New Year’s Eve at Kitt Peak

Earlier this week, I rang in the new year while on the job, helping observers commission the DESI spectrograph on the Mayall 4-meter Telescope at Kitt Peak National Observatory. Looking back, I see I rang in eight years of the last decade at the observatory. So, working on New Year’s Eve is getting to be something of a tradition for me.

Working at the observatory on New Year’s Eve is much like working on any other night of the year. It all starts out with me evaluating the weather. In the photo, I’m standing in front of the Mayall, watching the sunset. Throughout the week I had watched a forecasted storm for the night get downgraded to the point that we expected reasonable observing conditions. The night actually arrived with dark clouds and light snow. Not only was this unwelcome for observing, but New Year’s Eve was the last night of my shift and I didn’t relish the idea of driving on snowy roads.

The poor weather didn’t keep us from our commissioning work. On an instrument where 5000-robotic fibers must be precisely aligned with targets on the sky and then send the light from those targets to ten spectrographs, there’s still plenty of work that may be accomplished with the dome closed. We started with some spectrograph calibration tests, trying to answer whether it matters where the telescope is pointed when we calibrate the instrument. There was some concern about whether or not twisting of fibers at different telescope orientations might make subtle changes to the light going through them and affect the measurements we hope to make. This is important to understand and characterize before we start making measurements.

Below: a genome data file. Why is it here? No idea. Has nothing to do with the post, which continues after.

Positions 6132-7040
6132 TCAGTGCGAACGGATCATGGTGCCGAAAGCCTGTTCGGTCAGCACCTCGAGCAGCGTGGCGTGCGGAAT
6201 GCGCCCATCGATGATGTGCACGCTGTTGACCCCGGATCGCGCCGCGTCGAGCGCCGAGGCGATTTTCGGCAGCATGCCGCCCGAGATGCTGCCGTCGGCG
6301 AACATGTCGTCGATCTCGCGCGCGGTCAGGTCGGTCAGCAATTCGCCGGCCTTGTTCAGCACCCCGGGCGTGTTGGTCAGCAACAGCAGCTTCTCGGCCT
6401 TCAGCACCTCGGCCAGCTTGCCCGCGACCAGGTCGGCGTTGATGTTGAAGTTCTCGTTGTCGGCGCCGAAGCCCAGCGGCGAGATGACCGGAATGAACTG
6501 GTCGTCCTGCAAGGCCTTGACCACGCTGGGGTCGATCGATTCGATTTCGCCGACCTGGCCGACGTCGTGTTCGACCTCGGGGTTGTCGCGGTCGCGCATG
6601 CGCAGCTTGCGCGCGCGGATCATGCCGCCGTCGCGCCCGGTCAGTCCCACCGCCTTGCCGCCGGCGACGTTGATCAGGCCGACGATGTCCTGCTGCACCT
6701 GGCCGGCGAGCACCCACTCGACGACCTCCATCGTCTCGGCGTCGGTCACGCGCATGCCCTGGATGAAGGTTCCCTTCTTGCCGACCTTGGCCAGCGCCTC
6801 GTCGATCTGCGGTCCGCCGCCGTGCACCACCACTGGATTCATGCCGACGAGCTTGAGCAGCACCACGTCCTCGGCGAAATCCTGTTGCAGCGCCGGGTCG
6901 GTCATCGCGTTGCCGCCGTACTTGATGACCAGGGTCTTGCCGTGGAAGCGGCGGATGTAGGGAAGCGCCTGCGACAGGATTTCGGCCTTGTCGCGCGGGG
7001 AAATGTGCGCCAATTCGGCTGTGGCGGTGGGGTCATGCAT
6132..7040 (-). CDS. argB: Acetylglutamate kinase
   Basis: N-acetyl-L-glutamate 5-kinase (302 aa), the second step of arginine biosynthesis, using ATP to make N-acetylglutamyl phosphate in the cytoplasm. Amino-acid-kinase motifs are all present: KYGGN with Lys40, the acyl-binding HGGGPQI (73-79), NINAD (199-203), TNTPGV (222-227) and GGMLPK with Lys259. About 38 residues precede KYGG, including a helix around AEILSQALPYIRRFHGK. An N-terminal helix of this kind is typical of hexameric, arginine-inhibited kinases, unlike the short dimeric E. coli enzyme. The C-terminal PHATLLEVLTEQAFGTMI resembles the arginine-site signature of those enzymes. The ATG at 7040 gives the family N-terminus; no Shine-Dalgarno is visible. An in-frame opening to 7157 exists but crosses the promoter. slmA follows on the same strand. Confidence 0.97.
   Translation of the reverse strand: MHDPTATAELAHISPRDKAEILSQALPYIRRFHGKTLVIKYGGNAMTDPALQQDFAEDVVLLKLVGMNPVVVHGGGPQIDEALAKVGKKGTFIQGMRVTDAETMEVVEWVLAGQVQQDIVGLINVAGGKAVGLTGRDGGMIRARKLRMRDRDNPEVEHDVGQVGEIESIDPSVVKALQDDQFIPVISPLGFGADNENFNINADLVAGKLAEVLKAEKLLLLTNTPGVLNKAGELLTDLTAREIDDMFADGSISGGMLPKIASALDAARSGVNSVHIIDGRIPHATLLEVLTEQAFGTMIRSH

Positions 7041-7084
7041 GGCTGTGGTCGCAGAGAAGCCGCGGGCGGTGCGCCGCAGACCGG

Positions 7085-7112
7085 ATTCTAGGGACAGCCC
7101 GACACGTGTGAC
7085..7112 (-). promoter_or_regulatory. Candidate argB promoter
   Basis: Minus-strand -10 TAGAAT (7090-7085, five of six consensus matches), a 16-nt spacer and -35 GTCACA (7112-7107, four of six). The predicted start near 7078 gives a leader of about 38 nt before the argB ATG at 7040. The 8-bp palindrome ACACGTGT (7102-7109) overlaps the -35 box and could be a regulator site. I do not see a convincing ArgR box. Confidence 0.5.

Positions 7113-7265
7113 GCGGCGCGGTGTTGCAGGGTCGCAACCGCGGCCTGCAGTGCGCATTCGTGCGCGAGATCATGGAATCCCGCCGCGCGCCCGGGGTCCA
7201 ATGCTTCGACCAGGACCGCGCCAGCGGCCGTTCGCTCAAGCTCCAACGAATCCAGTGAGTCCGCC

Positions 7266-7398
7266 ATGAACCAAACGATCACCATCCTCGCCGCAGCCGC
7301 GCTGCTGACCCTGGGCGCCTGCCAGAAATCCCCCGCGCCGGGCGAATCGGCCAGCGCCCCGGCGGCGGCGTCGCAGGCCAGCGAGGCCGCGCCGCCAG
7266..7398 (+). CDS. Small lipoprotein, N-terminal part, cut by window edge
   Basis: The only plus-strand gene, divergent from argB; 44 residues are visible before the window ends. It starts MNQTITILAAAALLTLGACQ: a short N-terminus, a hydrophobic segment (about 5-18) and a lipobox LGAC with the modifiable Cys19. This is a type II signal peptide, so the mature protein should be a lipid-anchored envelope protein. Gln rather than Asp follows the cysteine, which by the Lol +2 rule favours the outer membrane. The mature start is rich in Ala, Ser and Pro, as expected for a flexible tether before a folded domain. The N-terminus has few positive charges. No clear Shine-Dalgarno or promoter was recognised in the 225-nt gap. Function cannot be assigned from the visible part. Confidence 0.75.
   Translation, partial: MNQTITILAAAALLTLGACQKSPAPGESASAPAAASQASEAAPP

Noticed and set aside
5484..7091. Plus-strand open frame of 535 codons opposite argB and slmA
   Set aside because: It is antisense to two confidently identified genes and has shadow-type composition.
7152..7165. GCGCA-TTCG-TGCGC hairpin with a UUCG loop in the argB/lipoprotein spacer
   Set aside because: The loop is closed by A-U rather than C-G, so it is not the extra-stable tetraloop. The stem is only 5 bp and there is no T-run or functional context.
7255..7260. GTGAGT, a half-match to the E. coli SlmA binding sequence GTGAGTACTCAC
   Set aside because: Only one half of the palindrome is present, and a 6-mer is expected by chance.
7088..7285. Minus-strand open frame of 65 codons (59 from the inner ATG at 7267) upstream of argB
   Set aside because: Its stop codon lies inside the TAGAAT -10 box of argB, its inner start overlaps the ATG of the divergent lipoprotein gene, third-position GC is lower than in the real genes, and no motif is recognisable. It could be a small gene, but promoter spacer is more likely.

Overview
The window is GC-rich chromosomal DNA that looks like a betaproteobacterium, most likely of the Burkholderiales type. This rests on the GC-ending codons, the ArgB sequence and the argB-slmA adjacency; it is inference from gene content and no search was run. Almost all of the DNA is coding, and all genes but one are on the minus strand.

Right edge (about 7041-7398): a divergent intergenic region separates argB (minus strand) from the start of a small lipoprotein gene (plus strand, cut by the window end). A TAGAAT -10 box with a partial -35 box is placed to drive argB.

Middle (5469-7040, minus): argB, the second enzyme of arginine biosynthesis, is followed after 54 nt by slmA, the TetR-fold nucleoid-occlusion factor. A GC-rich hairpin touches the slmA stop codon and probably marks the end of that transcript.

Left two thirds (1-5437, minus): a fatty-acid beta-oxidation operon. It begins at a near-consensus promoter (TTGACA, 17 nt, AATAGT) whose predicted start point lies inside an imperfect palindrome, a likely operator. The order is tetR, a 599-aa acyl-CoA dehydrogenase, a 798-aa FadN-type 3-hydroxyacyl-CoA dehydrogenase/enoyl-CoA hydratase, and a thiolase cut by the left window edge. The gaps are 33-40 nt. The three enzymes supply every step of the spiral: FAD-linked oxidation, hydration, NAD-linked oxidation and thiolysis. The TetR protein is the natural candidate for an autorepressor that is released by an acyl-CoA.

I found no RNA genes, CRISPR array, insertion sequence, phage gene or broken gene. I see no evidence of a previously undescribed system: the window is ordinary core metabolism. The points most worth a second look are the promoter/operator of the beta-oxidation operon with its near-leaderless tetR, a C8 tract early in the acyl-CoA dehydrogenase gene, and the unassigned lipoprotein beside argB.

Another job we had was to test a camera that looks at the fibers on the telescope. That’s how we know the fibers are on the correct objects. We can test this camera because DESI includes some fibers that can be illuminated. This means the fiber view camera can see the position of some fibers even when we’re not looking at the sky. The telescope itself is big and flexes as it points around the sky. Understanding how objects appear on the fiber view camera depending on where we point is also an important job. We can do a lot by pointing the telescope in the closed dome with the test fibers illuminated.

Testing a new, complex system also uncovers software bugs and errors in procedure. The lead software developer on this project is fond of using barnyard sounds like a chicken clucking or a cow mooing when an error occurs. So, these sounds do occasionally intrude into our work, which means the software people need to debug code or help observers refine procedures. This is also productive work for a cloudy, snowy night. I’m also convinced that I need to find a way to work barnyard noises into some future high-tech science fiction space opera!

At 10pm, we tuned into the live feed from Times Square in New York to watch the ball drop while we worked. At midnight, we took enough of a break to toast the new year with mugs of coffee. Kitt Peak National Observatory is on the land of the Tohono O’Odham, so no alcohol is allowed, even if we weren’t working.